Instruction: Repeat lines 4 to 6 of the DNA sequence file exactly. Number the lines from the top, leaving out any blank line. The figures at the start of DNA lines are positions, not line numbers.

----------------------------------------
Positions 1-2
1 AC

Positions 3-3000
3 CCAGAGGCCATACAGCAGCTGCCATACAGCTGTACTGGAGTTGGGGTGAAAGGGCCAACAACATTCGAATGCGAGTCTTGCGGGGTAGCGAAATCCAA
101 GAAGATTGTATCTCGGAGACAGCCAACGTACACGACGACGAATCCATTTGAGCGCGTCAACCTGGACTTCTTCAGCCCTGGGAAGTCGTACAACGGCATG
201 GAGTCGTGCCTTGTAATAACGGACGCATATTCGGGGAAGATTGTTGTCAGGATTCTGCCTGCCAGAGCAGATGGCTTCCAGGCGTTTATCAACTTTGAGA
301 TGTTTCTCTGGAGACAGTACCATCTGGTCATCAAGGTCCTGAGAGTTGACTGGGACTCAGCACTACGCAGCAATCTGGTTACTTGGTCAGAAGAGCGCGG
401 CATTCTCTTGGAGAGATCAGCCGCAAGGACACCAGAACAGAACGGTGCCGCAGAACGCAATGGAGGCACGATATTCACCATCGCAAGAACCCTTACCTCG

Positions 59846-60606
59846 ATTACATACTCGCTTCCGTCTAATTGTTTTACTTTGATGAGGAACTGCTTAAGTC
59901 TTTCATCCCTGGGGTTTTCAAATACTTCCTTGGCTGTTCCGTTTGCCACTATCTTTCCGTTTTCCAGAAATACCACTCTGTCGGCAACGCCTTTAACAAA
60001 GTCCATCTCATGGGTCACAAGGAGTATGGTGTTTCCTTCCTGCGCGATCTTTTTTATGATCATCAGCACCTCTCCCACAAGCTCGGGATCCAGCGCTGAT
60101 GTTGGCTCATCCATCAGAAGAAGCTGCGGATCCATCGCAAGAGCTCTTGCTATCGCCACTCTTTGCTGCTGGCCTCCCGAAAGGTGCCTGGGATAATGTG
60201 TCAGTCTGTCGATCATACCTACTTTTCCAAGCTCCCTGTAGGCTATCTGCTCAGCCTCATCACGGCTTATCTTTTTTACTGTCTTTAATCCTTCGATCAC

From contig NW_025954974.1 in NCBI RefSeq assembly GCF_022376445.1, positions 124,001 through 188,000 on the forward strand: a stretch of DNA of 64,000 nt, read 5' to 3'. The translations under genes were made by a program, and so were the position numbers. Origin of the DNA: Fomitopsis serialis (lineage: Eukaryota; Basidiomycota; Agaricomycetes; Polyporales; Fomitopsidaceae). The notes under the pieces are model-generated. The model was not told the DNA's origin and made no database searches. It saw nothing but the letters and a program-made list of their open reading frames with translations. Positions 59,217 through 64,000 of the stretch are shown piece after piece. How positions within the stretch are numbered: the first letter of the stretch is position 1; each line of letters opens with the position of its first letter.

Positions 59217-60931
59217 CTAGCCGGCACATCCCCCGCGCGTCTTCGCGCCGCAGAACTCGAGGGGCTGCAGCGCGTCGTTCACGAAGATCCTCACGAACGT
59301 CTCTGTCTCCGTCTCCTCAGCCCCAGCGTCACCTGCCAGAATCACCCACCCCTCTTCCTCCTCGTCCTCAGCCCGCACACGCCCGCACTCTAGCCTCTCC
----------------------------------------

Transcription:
3 CCAGAGGCCATACAGCAGCTGCCATACAGCTGTACTGGAGTTGGGGTGAAAGGGCCAACAACATTCGAATGCGAGTCTTGCGGGGTAGCGAAATCCAA
101 GAAGATTGTATCTCGGAGACAGCCAACGTACACGACGACGAATCCATTTGAGCGCGTCAACCTGGACTTCTTCAGCCCTGGGAAGTCGTACAACGGCATG
201 GAGTCGTGCCTTGTAATAACGGACGCATATTCGGGGAAGATTGTTGTCAGGATTCTGCCTGCCAGAGCAGATGGCTTCCAGGCGTTTATCAACTTTGAGA